Grammy Award winning guitarist Eric Johnson recently released his new studio record EJ. 

EJ is a first for Texan guitar legend Eric Johnson in the respect that it is his first all-acoustic record in his 30-year career. The record depicts a more personal and balanced side of his playing the likes of which has never been heard before.

National Rock Review recently caught up with Eric Johnson whilst out on tour across the U.S. on his acoustic / piano tour to talk about his latest offering, the myths surrounding his playing, the Austin music scene and his plans for the future.

NRR: Thank you so much for taking the time to speak to us here at National Rock Review, we really appreciate it.
Eric: My pleasure, thank you.
NRR: Obviously, you’ve just released your new album EJ, which in your 30-year career it’s your first all acoustic album. I was just wondering what made you feel that after all of this time that now was the right time to do an acoustic record?
Eric: I’ve kind of done one acoustic song here and there on my records, but never really included a whole thing of it. It’s something I’ve always enjoyed doing, I just thought well you know I’d rather kind of show a complete side of me. So I just wanted to start putting it out there, a kind of more balanced side of everything that I like to do. So that was the intention.

NRR: Now that you’ve opened the door and put your acoustic playing out to the world, where do you think you will go next, do you think you will continue to explore the acoustic realm or do you think you will make a return to the electric style of play?
Eric: Yeah, I have a bunch more of acoustic songs and I would like to do a Volume 2. So I’m planning on doing a volume 2 acoustic record, but I definitely want to keep doing electric stuff too. I just like to kind of try to do a balanced thing of a bunch of different things whether it be acoustic or piano or do bits of electric guitar and stuff, kind of a whole deal kind of vibe.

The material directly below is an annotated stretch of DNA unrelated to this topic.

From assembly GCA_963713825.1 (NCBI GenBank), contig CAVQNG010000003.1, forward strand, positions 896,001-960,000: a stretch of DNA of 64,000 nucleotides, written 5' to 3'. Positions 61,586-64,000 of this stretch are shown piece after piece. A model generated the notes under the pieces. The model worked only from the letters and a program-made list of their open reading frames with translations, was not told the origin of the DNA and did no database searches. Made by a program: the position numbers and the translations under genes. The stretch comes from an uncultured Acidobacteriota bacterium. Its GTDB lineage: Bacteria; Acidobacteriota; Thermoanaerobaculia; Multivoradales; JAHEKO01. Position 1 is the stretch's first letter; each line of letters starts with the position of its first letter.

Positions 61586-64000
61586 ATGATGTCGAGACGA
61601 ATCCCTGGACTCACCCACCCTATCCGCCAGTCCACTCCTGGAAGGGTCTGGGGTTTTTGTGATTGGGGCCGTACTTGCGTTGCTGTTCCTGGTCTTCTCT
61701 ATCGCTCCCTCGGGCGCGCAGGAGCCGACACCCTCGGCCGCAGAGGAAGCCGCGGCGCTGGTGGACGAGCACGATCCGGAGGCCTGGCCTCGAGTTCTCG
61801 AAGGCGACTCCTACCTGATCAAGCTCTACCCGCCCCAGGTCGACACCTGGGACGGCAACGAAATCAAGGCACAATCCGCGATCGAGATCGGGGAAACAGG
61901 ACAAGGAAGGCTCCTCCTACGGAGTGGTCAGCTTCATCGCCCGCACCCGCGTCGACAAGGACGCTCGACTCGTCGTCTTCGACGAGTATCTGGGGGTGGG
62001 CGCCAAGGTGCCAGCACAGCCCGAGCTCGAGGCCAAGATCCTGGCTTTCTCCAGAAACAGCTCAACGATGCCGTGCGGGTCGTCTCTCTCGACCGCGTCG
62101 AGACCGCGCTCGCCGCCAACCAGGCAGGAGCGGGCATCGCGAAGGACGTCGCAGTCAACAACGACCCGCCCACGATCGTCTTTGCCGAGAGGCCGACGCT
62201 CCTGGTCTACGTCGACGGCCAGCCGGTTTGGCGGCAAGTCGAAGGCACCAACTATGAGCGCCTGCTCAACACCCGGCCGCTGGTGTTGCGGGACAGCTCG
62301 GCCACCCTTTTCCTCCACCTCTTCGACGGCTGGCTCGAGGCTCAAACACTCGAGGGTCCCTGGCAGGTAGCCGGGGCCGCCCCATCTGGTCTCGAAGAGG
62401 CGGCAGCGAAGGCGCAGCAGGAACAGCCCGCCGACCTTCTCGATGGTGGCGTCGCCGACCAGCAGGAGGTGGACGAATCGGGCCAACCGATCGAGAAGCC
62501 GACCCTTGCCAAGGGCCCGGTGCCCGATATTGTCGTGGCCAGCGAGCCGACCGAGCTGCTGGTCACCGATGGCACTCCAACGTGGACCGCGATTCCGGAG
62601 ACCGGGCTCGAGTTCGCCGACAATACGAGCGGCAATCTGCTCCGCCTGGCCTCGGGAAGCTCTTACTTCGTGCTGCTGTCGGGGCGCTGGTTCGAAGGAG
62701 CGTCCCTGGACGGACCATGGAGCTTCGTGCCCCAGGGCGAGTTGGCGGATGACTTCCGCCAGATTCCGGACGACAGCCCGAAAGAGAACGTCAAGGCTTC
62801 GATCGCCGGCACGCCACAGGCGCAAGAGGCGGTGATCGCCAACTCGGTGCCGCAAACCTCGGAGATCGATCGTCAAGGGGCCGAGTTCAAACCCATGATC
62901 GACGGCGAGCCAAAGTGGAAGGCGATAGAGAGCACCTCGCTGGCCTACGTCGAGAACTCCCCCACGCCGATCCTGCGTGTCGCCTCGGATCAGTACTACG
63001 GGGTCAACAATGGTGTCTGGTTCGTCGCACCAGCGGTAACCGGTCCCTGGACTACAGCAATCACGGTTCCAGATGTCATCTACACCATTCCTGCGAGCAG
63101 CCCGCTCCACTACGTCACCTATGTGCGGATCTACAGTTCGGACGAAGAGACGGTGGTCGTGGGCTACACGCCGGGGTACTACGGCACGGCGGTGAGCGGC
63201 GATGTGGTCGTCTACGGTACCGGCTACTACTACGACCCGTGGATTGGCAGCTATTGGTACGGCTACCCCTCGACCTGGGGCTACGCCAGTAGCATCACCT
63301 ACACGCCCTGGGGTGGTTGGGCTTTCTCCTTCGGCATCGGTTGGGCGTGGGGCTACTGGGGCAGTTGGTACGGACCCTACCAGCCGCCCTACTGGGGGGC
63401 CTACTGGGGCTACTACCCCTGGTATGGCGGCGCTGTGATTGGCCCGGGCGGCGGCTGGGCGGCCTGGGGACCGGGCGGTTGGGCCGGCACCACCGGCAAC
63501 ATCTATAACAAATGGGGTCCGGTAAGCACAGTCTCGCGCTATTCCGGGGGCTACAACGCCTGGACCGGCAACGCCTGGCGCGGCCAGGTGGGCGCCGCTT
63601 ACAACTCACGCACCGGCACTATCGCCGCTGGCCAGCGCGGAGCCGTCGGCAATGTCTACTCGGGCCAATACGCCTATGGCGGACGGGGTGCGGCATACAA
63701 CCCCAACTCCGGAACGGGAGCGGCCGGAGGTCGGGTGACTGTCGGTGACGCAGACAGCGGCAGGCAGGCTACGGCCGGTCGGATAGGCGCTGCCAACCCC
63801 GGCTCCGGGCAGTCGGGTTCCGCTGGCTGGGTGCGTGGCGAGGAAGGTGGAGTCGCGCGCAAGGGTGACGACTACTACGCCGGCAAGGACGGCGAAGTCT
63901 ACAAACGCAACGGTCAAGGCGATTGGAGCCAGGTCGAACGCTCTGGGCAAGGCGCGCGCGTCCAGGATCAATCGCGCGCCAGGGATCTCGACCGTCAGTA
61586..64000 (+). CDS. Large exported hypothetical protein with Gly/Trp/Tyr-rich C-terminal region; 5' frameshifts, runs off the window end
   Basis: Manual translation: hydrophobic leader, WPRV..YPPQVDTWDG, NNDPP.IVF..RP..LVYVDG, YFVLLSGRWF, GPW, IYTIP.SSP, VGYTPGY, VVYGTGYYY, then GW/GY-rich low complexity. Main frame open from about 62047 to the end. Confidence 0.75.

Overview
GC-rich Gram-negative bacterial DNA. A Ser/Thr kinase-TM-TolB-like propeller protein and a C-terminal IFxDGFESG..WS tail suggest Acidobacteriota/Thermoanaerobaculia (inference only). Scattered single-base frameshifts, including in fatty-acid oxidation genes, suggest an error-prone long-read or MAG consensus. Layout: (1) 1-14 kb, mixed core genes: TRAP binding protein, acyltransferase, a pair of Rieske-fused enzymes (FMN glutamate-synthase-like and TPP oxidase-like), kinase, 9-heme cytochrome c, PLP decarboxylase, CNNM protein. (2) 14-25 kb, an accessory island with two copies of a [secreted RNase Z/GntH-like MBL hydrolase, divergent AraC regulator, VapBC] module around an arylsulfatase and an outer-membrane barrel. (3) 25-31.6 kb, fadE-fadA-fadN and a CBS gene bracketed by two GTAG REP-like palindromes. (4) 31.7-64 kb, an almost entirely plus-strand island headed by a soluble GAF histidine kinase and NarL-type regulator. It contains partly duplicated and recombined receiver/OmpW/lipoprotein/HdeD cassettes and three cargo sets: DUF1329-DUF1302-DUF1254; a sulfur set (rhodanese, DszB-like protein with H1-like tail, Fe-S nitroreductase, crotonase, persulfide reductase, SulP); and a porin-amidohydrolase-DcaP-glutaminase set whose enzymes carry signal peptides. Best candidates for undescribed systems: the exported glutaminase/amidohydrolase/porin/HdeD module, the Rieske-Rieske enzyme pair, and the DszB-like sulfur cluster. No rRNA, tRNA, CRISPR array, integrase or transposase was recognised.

NRR: What’s your own personal preference do you actually prefer to play electric or acoustic?
Eric: I love them both, I mean I love to play electric. The acoustic is more rewarding, it’s challenging because it’s a whole different thing with finger picking and stuff but I enjoy it, I enjoy the challenge of it.
NRR: The record features nine original compositions and four covers including two tracks by Simon and Garfunkel which are “Mrs Robinson” and “Scarborough Fair” and also a reworking of Jimi Hendrix’s “One Rainy Wish”. I was just wondering, what made you choose those tracks in particular to cover on the record?
Eric: I went into the studio just recording more stuff than I put on the record. I just tried to find performances that would be good performances. It was more just over recording and finding stuff that worked and once I found that I just kind of went with that.
NRR: Do you have a particular favourite track on the album and if so which song and why?
Eric: Well I like the song “Wonder”, just because it kind of means something to me personally, but that’s just me. I think it was just a ….I don’t know, I like the take that I got of it and I like the message of it you know.
NRR: You are out on tour in the U.S. at the moment with your acoustic and piano tour, I was just wondering how have the shows been going so far?
Eric: They are going good, people are really enjoying it. Some people are kind of baffled a little bit because they are like woah what’s he doing I thought he played electric guitar? But they like it and so I think it’s just trying to do what you do and do the best you can at it and hopefully people they seem to be accepting it. But it will probably take a while for people to go oh this is part of the thing too. 
I think that’s why I want to try and include more of it, because I felt I was just showing for all of these years, I kind of showed a certain facet of myself but I didn’t really display everything that I personally like and I thought maybe that would bring more honesty and genuinity to what I do if do what I like, you know what I mean? So I felt like I needed to kind of put myself out there in more of a complete way and maybe it would just make it a little more genuine.
NRR: Its been a little while since you toured the UK. I was just wondering do you have any plans to bring this tour to Europe anytime soon?
Eric: We’ve just been talking about that. I’m not sure when but we wanted to do that, we are just trying to figure out when.
NRR: In terms of your guitar setup, the tone that you get out of your guitar is incredible. I was just wondering if you could walk us through your typical setup onstage?